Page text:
Vegetative Patient 'Speaks' by Scanner

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Vegetative Patient
brain scan5
'Speaks' by Scanner

Scientists Amazed When Vegetative Patitent 'Speaks' by Brain Scanner

CANADA - MEDICAL UPDATE - Scott Routley's parents say they always thought he was conscious and could communicate by lifting a thumb or moving his eyes. But this has never been accepted by medical staff.

Prof Bryan Young at University Hospital, London - Mr Routley's neurologist for a decade - said the scan results overturned all the behavioural assessments that had been made over the years.

FMRI SCANNING

Prof Adrian Owen and team with patient at scanner
  • Functional Magnetic Resonance Imaging measures the real-time activity of the brain by tracking the flow of oxygen-rich blood
  • The patients were repeatedly asked to imagine playing tennis or walking around their home
  • In healthy volunteers each produces a distinct pattern of activity, in the premotor cortex for the first task and the parahippocampal gyrus for the second
  • It allowed the researchers to put a series of yes or no questions to severely brain-injured patients. A minority were able to answer by using the power of thought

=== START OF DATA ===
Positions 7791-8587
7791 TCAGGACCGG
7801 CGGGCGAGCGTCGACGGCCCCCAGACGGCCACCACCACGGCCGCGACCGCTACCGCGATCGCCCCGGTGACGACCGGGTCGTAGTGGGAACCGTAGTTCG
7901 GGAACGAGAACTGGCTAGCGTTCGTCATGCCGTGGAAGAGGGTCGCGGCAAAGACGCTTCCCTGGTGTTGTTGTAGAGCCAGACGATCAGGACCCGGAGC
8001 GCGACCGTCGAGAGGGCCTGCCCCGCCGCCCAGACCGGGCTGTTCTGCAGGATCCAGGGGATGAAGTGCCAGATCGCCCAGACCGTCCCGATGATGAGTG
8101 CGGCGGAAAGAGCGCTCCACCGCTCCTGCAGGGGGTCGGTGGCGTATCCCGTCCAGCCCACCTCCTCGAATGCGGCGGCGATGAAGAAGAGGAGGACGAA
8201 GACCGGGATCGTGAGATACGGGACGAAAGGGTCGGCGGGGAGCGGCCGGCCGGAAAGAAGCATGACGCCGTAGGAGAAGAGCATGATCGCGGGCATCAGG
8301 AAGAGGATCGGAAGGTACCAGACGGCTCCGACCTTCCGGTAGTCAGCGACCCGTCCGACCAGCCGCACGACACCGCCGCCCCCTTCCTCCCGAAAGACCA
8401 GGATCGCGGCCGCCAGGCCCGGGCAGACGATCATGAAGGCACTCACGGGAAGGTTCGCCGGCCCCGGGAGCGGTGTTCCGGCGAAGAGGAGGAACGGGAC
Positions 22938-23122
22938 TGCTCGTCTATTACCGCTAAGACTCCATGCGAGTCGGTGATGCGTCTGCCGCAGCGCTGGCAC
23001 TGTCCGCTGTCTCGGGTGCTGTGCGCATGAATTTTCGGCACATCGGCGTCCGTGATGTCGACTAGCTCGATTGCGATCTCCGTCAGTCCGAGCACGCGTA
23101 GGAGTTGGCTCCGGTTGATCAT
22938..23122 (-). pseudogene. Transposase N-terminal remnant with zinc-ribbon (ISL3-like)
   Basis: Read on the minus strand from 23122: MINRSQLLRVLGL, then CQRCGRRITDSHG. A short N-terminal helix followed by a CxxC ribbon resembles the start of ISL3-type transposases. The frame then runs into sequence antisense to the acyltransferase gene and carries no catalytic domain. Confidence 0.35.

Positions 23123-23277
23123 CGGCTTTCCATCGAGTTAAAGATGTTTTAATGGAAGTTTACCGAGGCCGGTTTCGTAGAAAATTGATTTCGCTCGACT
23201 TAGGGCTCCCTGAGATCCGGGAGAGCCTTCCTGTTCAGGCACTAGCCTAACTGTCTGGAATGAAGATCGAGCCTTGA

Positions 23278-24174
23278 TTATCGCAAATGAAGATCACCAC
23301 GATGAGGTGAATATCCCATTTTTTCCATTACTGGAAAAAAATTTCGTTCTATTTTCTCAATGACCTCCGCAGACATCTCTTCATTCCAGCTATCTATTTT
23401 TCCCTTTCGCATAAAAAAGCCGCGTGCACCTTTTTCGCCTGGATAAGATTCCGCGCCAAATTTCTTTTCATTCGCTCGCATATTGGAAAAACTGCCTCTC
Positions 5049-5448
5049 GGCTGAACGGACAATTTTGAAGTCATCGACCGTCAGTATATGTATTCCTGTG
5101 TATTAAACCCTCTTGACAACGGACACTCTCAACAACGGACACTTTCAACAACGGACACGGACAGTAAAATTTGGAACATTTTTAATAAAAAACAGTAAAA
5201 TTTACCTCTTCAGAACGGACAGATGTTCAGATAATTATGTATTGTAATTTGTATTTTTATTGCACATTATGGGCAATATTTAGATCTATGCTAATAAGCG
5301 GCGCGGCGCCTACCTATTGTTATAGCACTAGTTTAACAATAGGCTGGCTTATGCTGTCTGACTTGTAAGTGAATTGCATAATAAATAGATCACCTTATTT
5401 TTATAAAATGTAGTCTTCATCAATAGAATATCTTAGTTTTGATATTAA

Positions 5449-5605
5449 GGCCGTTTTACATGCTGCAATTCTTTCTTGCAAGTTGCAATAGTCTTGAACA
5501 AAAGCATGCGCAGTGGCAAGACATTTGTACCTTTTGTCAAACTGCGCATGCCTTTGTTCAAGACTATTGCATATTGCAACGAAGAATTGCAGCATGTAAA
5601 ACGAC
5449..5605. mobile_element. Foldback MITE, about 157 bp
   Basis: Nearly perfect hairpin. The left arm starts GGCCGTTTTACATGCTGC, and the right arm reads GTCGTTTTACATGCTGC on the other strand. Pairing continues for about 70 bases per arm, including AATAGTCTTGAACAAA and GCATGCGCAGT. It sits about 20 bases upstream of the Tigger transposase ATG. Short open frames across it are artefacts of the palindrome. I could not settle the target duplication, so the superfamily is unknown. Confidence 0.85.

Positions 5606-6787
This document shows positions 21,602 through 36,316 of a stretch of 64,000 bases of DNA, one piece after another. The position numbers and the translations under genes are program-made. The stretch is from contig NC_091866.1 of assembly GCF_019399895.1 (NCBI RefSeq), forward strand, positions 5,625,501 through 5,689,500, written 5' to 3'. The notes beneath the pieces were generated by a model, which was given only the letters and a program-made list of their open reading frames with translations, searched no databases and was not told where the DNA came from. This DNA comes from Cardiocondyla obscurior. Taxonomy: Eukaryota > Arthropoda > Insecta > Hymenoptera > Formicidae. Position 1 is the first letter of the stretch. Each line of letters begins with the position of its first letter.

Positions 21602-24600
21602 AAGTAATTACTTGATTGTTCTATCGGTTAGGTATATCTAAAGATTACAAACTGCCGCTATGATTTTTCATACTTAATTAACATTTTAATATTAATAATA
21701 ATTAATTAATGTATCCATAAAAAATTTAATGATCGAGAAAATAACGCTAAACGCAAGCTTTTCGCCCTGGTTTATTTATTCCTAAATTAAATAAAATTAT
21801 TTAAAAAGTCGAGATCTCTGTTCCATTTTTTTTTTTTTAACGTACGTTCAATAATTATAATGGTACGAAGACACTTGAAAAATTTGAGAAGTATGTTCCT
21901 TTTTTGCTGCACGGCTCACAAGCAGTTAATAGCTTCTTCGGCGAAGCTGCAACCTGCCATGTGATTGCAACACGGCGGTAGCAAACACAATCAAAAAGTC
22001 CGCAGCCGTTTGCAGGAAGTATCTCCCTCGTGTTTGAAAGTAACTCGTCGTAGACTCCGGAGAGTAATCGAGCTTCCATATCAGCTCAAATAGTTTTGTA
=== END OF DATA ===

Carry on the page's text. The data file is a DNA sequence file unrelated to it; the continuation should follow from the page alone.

• In 2010 Prof Owen published research showing that nearly one in five of the vegetative patients were able to communicate using brain activity

"I was impressed and amazed that he was able to show these cognitive responses. He had the clinical picture of a typical vegetative patient and showed no spontaneous movements that looked meaningful."

Observational assessments of Mr Routley since he responded in the scanner have continued to suggest he is vegetative. Prof Young said medical textbooks would need to be updated to include Prof Owen's techniques.

The BBC's Panorama programme followed several vegetative and minimally-conscious patients in Britain and Canada for more than a year.

Another Canadian patient, Steven Graham, was able to demonstrate that he had laid down new memories since his brain injury. Mr Graham answers yes when asked whether his sister has a daughter. His niece was born after his car accident five years ago.

The Panorama team also followed three patients at the Royal Hospital for Neuro-disability (RHN) in Putney, which specialises in the rehabilitation of brain-injured patients.

It collaborates with a team of Cambridge University neuroscientists at the Wolfson Brain Imaging Centre at Addenbrooke's hospital, Cambridge.

One of the patients is diagnosed as vegetative by the RHN, and he is also unable to show awareness in an fMRI machine.

Another patient, who was not able to be fully assessed by the RHN because of repeated sickness, is later shown to have some limited awareness in brain scans.

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